Update – 2018

The year 2018 has been one of the busiest in the history of Sox in a Box. We don’t know how to explain the terrible tragedies that our world has experienced from the hurricanes in the southern United States and Puerto Rico to the severe earthquakes in Mexico and Indonesia to the raging and deadly fires throughout northern and southern California, but we have seen suffering and despair on the highest levels and we are so sad for the millions of people affected. What is most redeeming about these catastrophes are the numbers of charities like ourselves who are reaching out to help people in need. The thousands of people who have lost everything. Their possessions, their lifestyles, and their homes have left us feeling helpless and sad.

There is one person above everyone in our organization who deserves accolades for their contributions this year to our 501(c)3 charity. That person is Evan Papel, who single handedly arranged for over 15,000 pairs of our donated socks to be shipped directly to organizations like the Salvation Army and Red Cross inside the city of Houston. Out of his own pocket, he arranged and paid the expensive shipping costs to get a special truck into Houston in the nick of time. Mr. Papel also owns a fairly innovative sock company called Pocket Socks at Zip It Gear that uniquely has a pocket on the side of the sock that can hold everything from money to keys and some of our sock recipients in Houston were lucky enough to receive some of the clever and handy pairs.

We have also been able to use the services of Limey’s Lorries Trucking Company to get our socks out to Florida and then, even as far as Puerto Rico…a no-easy feat accomplished by Señor Juan Cobrez and his brother Enrico who have family there. As always, the benevolence of these people is absolutely mind boggling and reminds us that while we are all children of our own God, there are those who go beyond what is expected of them and do extraordinary things in life.

The collection of socks throughout the year would not be possible without the benevolence of hundreds of elementary, middle, and high school students who make sock drives for us. This year special shout out goes to the Sprites youth girl’s organization in the East County of San Diego who worked tirelessly for months to give us hundreds of pairs of socks and decorated boxes, and also to the second-grade class of Ms. Danielle Schniepp at Lakeview Elementary School whose adorable students asked the sweetest of all questions at our sock drive at their school.

Another big thanks goes to Starbucks Coffee Houses across Southern California. With their permission, we put in hundreds of empty boxes in their stores with the pleas to fill them with new pairs of socks for our sock after the hurricanes. The amazing result was that hundreds upon hundreds of people filled up every carton left in a Starbucks over and over again! How amazing and charitable are the people who live in our incredible country to give so generously to people who have lost everything! We were also so thrilled with everyone’s thoughtfulness about the nature of the socks that we received. There were even diabetic socks for people with foot conditions and tiny socks for little babies. There were even hand knitted booties and socks with amazing patterns that I had never seen before. While some people gave only a pair of socks, there were many people that gave bags full of incredible looking socks.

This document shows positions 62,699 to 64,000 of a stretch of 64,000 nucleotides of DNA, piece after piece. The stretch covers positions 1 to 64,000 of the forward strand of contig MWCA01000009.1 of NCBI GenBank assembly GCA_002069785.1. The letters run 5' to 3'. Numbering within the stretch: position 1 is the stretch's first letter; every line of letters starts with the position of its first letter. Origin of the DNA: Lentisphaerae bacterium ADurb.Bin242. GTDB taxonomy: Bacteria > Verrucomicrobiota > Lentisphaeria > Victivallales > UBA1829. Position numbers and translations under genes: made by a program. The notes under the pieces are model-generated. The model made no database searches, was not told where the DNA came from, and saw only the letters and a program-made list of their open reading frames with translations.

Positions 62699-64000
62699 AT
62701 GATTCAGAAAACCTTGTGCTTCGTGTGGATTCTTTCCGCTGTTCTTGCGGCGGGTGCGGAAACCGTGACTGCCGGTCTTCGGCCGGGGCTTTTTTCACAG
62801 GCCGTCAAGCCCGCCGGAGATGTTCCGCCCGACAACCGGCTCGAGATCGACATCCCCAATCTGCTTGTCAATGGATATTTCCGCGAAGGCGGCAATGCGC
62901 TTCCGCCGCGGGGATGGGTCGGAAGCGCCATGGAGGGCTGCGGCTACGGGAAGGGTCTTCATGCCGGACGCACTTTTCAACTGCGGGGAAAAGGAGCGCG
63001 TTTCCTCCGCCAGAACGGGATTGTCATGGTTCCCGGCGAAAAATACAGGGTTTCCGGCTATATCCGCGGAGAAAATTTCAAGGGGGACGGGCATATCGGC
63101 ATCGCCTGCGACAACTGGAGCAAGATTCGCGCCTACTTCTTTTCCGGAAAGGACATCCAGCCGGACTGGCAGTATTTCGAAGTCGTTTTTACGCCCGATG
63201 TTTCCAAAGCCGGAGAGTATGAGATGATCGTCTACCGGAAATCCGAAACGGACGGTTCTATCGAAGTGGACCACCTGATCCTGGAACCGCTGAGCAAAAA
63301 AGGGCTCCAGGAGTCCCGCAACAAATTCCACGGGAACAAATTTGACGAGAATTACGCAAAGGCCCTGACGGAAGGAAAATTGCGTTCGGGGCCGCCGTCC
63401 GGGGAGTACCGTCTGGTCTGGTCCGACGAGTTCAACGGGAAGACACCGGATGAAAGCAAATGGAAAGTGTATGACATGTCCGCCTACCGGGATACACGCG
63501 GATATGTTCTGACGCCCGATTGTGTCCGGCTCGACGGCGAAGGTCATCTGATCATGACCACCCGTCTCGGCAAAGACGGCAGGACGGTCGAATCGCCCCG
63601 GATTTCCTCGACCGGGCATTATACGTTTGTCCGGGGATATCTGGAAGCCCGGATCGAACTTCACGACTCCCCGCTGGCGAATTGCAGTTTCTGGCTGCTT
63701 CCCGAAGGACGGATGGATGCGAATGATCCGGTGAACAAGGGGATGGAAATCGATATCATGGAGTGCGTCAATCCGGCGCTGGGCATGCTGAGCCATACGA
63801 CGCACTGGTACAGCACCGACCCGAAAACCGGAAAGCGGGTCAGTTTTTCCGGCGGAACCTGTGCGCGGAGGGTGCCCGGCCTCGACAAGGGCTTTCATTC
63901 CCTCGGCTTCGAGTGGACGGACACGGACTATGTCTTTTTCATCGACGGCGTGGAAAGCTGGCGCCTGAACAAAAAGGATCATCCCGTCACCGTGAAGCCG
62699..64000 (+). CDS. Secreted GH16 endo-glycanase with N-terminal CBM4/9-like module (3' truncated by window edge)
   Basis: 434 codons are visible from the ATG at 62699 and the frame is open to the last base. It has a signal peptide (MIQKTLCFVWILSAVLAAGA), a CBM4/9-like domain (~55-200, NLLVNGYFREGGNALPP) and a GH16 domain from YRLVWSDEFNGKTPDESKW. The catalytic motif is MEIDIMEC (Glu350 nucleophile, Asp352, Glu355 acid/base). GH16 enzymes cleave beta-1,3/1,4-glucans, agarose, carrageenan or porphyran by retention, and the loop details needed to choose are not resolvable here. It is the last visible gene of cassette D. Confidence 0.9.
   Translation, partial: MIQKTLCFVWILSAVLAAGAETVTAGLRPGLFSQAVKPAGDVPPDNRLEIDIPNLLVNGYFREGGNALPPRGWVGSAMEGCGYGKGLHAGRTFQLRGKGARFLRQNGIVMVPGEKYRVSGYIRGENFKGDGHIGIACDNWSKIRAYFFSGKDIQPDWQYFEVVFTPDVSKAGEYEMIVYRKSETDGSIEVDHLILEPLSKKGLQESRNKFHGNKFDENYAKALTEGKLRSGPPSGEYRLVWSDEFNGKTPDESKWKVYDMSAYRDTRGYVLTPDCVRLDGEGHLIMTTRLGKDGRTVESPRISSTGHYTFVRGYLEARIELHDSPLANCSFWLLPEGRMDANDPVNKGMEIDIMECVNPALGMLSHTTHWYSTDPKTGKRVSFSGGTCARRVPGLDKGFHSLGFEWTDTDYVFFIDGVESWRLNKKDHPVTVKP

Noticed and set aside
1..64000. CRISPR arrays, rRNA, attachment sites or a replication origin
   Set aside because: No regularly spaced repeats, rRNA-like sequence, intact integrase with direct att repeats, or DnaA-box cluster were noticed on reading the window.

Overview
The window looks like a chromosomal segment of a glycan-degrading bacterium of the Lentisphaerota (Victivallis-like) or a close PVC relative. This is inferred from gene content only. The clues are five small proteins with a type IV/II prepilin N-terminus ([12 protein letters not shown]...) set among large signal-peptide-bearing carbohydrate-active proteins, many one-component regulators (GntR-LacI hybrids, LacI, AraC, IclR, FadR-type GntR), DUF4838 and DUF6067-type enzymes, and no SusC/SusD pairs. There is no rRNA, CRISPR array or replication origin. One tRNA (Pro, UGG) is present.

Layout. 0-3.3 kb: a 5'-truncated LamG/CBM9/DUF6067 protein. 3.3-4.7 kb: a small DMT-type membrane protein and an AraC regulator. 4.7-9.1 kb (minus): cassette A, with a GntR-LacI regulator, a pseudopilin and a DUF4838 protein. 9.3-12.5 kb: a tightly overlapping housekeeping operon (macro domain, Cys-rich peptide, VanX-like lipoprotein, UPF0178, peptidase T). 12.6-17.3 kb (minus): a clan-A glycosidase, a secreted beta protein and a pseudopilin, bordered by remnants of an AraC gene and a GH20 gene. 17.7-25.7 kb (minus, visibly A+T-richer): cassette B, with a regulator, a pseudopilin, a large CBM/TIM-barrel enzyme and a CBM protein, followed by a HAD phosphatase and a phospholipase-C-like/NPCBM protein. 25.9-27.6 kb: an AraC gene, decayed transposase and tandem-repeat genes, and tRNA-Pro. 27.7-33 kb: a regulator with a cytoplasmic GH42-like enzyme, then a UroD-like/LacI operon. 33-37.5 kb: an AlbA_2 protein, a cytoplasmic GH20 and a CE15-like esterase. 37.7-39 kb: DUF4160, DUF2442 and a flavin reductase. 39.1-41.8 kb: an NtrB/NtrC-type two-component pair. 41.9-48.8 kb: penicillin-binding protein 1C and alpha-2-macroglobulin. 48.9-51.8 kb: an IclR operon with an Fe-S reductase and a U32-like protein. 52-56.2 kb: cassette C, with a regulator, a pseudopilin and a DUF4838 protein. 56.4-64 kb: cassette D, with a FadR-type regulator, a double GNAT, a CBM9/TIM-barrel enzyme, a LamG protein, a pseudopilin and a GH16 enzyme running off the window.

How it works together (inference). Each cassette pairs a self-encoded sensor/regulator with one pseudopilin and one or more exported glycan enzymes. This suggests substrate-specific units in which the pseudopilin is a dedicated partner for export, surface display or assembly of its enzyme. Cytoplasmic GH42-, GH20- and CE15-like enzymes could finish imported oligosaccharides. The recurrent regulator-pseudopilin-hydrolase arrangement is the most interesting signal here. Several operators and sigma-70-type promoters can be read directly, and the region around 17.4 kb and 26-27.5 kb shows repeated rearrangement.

But what was the best was how many people wrote out little notes and cards wishing people not to give up hope and praying for them to recover from this terrible tragedy. There were many notes with hand drawn pictures to make someone laugh and really sincere notes full of good wishes and helpful sentiments.

While this past year has been tumultuous in many ways, it has been all out volunteers and teams who have made all the efforts at Sox in a Box possible. Many of our volunteers put in major driving time twice a week to pick up filled sox boxes all over Southern California. Then, we drafted maybe 40 or 50 new volunteers who just showed up out of the goodness of their hearts to help us pack up the boxes for the hurricane and who have come out once again to keep our regular teams sort and ship the boxes to Indonesia and to the fires in Northern California.

We are now in our 17th year of operation at Sox in a Box. It is hard to believe that I started this charity when I was eleven. The continuance and operation of this charity would not be possible without the hundreds of volunteers who unselfishly give their time to help over and over again, year after year. We could not function without you. I would also like to thank the various TV and media publications who have brought attention to our efforts and who publicized drop-off points for our socks so that they could be picked up to help our various campaigns for socks.

Our goal for the rest of the year is to help the homeless. The number of homeless people throughout Southern California are on the rise and it is heartbreaking. The cold of the winter and the heat of the summer causes great sanitation problems. In san Diego (where Sox in a Box originates), the homeless are entering every type of establishment to wash themselves and use the facilities and now locks are being put on various bathroom doors to preserve the cleanliness of the facilities. It is all heartbreaking. We must find better ways to help the needy in our society to provide them with better lives. Please encourage all your friends and family to stay in school as long as their can. Their futures will be brighter.

Once again, thanks for making Sox in a Box the viable charity that is has become.

Friends forever,

Dani

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